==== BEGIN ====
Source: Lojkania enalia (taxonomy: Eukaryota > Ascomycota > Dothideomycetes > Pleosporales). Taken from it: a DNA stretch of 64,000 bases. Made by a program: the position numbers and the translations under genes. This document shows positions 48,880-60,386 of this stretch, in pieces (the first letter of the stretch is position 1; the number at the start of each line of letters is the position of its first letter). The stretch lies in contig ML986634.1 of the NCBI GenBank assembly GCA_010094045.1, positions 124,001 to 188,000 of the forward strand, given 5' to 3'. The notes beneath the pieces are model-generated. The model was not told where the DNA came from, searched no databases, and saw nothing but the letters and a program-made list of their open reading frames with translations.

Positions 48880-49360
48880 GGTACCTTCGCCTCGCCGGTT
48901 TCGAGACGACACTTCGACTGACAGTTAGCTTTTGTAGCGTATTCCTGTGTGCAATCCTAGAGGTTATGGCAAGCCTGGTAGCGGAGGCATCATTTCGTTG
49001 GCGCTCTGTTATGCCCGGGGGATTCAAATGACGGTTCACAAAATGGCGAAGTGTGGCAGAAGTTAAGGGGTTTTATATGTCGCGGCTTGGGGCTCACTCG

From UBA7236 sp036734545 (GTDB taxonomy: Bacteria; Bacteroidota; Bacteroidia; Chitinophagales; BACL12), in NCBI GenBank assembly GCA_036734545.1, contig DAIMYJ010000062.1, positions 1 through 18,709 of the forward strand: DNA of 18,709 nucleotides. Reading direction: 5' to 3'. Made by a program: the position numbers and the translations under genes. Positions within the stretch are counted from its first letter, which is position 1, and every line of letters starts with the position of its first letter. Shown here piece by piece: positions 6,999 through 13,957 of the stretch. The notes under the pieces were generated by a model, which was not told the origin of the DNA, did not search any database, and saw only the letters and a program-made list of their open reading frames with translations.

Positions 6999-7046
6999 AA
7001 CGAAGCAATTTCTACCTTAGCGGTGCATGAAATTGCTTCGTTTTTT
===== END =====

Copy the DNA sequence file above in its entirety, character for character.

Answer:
Source: Lojkania enalia (taxonomy: Eukaryota > Ascomycota > Dothideomycetes > Pleosporales). Taken from it: a DNA stretch of 64,000 bases. Made by a program: the position numbers and the translations under genes. This document shows positions 48,880-60,386 of this stretch, in pieces (the first letter of the stretch is position 1; the number at the start of each line of letters is the position of its first letter). The stretch lies in contig ML986634.1 of the NCBI GenBank assembly GCA_010094045.1, positions 124,001 to 188,000 of the forward strand, given 5' to 3'. The notes beneath the pieces are model-generated. The model was not told where the DNA came from, searched no databases, and saw nothing but the letters and a program-made list of their open reading frames with translations.

Positions 48880-49360
48880 GGTACCTTCGCCTCGCCGGTT
48901 TCGAGACGACACTTCGACTGACAGTTAGCTTTTGTAGCGTATTCCTGTGTGCAATCCTAGAGGTTATGGCAAGCCTGGTAGCGGAGGCATCATTTCGTTG
49001 GCGCTCTGTTATGCCCGGGGGATTCAAATGACGGTTCACAAAATGGCGAAGTGTGGCAGAAGTTAAGGGGTTTTATATGTCGCGGCTTGGGGCTCACTCG

From UBA7236 sp036734545 (GTDB taxonomy: Bacteria; Bacteroidota; Bacteroidia; Chitinophagales; BACL12), in NCBI GenBank assembly GCA_036734545.1, contig DAIMYJ010000062.1, positions 1 through 18,709 of the forward strand: DNA of 18,709 nucleotides. Reading direction: 5' to 3'. Made by a program: the position numbers and the translations under genes. Positions within the stretch are counted from its first letter, which is position 1, and every line of letters starts with the position of its first letter. Shown here piece by piece: positions 6,999 through 13,957 of the stretch. The notes under the pieces were generated by a model, which was not told the origin of the DNA, did not search any database, and saw only the letters and a program-made list of their open reading frames with translations.

Positions 6999-7046
6999 AA
7001 CGAAGCAATTTCTACCTTAGCGGTGCATGAAATTGCTTCGTTTTTT